How Evangelicalism Attempts to Supplant Family Relationships

family of god

Many Evangelical preachers promote the idea that the bond Christian church members have with one another is better than the one people have with blood relatives. Blood is thicker than water, the old saying goes, but not in Evangelical churches. The water of baptism unites fellow believers together into what is called “the family of God.” In this sense, water is indeed thicker than blood. One of the selling points of Evangelicalism is that it provides people with unique relationships with not only God, but also their fellow members.

Years ago, a popular song among Evangelicals was The Family of God by Bill and Gloria Gaither:

For I’m part of the family,
the family of God.

You will notice we say “brother
and sister” ’round here-
It’s because we’re a family
and these folks are so near;
When one has a heartache
we all share the tears,
And rejoice in each victory
In this family so dear.

I’m so glad I’m a part
of the family of God-
I’ve been washed in the fountain,
cleansed by His blood!
Joint heirs with Jesus
as we travel this sod,
For I’m part of the family,
the family of God.

From the door of an orphanage
to the house of the King-
No longer an outcast,
a new song I sing;
From rags unto riches,
from the weak to the strong,
I’m not worthy to be here,
But, praise God, I belong!

I’m so glad I’m a part
of the family of God-
I’ve been washed in the fountain,
cleansed by His blood!
Joint heirs with Jesus
as we travel this sod,
For I’m part of the family,
the family of God.

Yes I’m part of the family,
the family of God.

You will notice we say “brother and sister” around here, the Gaither’s wrote, and we greet one another this way because “we’re a family.” Gaither goes on to say that when brothers and sisters have troubles, the church is there for them, just as the church rejoices with them when they have victories. From the outside, the notion of church members all being one, big happy family is appealing. One of the common things ex-Evangelicals miss is the social connection and camaraderie they had with fellow Christians. And not just during Sunday services either. The churches I pastored over the years had frequent potluck dinners, dinner on the grounds, and banquets, along with social events that drew congregants together.

If you come from a dysfunctional family as I did, it is not hard to see how the church could supplant your blood relatives. “I don’t need my parents, siblings, and extended family! I have my church family. They love me unconditionally and are always there for me!” Or so the thinking goes anyway. What ex-Evangelicals learned is that, unlike blood relatives whom you are related to no matter what, the “family of God” has certain requirements for participation. Don’t play by the rules, don’t have the right beliefs, or don’t march in lock-step with the preacher’s edicts, and you will find that that “unconditional” love is anything but, and the people who promised to always be there for you are nowhere to be found.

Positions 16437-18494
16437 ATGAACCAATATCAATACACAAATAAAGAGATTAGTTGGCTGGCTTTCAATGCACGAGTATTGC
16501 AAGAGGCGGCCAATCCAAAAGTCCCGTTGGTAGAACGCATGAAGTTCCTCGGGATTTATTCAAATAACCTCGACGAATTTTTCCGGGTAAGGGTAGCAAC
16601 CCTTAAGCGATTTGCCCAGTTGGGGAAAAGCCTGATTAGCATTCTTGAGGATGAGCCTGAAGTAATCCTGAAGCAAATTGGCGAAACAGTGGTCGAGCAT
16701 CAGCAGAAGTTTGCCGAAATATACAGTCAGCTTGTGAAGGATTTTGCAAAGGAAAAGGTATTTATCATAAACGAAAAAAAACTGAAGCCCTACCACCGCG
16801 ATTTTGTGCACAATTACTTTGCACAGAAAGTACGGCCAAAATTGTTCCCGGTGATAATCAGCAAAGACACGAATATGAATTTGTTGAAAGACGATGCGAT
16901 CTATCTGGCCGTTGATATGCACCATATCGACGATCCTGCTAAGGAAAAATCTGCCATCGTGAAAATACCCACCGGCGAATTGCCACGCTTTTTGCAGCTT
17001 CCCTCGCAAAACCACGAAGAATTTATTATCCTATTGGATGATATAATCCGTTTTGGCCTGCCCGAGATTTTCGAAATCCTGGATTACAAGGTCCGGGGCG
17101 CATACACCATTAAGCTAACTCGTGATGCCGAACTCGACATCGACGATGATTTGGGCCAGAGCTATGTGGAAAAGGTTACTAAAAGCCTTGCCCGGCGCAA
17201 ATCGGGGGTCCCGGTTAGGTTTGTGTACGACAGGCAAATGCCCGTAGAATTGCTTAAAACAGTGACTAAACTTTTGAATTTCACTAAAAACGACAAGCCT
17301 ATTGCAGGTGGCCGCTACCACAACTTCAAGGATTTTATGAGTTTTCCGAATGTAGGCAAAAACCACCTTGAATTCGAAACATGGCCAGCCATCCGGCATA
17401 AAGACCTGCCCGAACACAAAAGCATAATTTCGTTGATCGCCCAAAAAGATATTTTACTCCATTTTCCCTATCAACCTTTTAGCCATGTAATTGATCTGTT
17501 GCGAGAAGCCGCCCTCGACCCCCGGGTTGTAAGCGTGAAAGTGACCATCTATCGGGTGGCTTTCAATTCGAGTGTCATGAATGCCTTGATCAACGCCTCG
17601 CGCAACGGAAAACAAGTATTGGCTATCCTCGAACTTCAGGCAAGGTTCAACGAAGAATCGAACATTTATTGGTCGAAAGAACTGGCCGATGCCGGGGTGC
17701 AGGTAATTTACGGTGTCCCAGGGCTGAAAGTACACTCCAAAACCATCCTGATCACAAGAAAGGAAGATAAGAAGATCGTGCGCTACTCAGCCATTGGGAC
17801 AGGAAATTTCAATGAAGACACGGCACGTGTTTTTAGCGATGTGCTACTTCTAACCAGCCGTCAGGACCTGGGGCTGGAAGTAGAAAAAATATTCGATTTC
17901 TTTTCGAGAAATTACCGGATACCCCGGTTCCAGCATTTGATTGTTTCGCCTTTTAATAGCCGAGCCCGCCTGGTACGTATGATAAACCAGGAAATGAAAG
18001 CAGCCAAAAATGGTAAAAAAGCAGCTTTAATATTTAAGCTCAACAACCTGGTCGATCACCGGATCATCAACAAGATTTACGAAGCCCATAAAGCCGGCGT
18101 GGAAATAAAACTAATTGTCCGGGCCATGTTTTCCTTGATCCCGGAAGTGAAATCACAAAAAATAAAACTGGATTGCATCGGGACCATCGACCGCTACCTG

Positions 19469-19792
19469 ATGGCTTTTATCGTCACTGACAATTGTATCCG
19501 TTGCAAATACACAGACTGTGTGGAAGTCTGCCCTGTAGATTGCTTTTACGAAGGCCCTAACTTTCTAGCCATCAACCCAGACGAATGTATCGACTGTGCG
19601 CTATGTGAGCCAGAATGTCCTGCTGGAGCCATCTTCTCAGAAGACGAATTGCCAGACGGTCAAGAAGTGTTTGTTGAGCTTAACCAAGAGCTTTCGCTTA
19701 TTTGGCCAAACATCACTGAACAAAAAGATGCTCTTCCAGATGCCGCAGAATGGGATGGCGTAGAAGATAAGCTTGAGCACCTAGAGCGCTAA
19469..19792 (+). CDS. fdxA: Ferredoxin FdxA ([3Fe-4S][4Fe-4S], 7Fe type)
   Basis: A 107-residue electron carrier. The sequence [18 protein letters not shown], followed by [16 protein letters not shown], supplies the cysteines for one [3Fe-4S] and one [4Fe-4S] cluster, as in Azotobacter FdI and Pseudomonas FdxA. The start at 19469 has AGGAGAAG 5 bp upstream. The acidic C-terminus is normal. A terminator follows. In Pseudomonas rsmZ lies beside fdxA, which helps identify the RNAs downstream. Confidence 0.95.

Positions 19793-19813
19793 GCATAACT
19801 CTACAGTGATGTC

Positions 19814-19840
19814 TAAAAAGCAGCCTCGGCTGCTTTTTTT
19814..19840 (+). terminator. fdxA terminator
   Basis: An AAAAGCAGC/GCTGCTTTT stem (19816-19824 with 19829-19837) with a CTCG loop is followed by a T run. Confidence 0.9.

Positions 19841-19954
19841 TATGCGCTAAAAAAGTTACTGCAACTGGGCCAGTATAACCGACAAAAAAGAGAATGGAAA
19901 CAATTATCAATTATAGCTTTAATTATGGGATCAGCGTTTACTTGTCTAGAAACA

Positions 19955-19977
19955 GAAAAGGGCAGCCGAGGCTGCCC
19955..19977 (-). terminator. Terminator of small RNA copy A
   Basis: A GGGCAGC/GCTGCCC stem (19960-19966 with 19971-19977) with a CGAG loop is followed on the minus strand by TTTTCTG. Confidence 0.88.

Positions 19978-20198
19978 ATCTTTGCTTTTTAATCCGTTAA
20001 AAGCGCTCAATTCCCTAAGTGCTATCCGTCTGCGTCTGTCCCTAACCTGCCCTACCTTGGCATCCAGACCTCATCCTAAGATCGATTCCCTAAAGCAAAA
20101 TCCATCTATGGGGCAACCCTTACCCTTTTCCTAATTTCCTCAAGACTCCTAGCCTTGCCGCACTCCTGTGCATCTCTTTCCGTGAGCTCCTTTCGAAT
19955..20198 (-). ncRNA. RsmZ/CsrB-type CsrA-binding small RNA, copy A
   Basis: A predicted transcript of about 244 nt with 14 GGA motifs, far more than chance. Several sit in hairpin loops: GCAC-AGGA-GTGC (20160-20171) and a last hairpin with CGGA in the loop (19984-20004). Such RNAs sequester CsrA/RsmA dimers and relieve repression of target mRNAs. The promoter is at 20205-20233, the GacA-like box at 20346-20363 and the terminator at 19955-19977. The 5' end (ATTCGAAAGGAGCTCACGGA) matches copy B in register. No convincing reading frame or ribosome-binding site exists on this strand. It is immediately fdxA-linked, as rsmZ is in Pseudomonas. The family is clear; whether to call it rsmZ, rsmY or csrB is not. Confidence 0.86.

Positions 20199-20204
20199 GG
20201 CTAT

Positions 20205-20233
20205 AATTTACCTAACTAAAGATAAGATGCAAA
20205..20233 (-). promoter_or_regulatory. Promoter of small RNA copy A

Those of us who left Evangelicalism and became atheists/agnostics quickly found out that the “family of God” was not what we thought it was; that the people we called friends distanced themselves from us or turned on us. I was part of the “family of God” for fifty years. I had scores of intimate relationships with fellow Christians and colleagues in the ministry. I naively believed that if I were honest about my loss of faith these people would at least “understand” and continue to be friendly. Instead, once word of my unbelief became common knowledge, it was not long before my church family turned on me. I received countless emails and letters from former congregants and colleagues in the ministry decrying my atheism. The very people who loved and respected me set me on fire with angry, hateful words. I wish I had saved their correspondence, but their words hurt me to such a degree that I threw them away after receiving them.

One letter, in particular, came from a couple I had known since I was a teen. Their older boys were my age. I spent countless hours at their home hanging out. They were instrumental in me becoming the pastor of Olive Branch Christian Union Church in 1995. We were close, to say the least. In early 2009, I sent out Dear Family, Friends, and Former Parishioners. After, receiving my letter, this couple sent me a scathing letter that, in essence, told me I was possessed of the Devil. Their words were beyond hurtful. Several months later, I received another letter from them — an apology of sorts. Unfortunately, the damage was already done. I tend to believe that people say what they mean the first time, and usually apologies are just them feeling guilty about being assholes.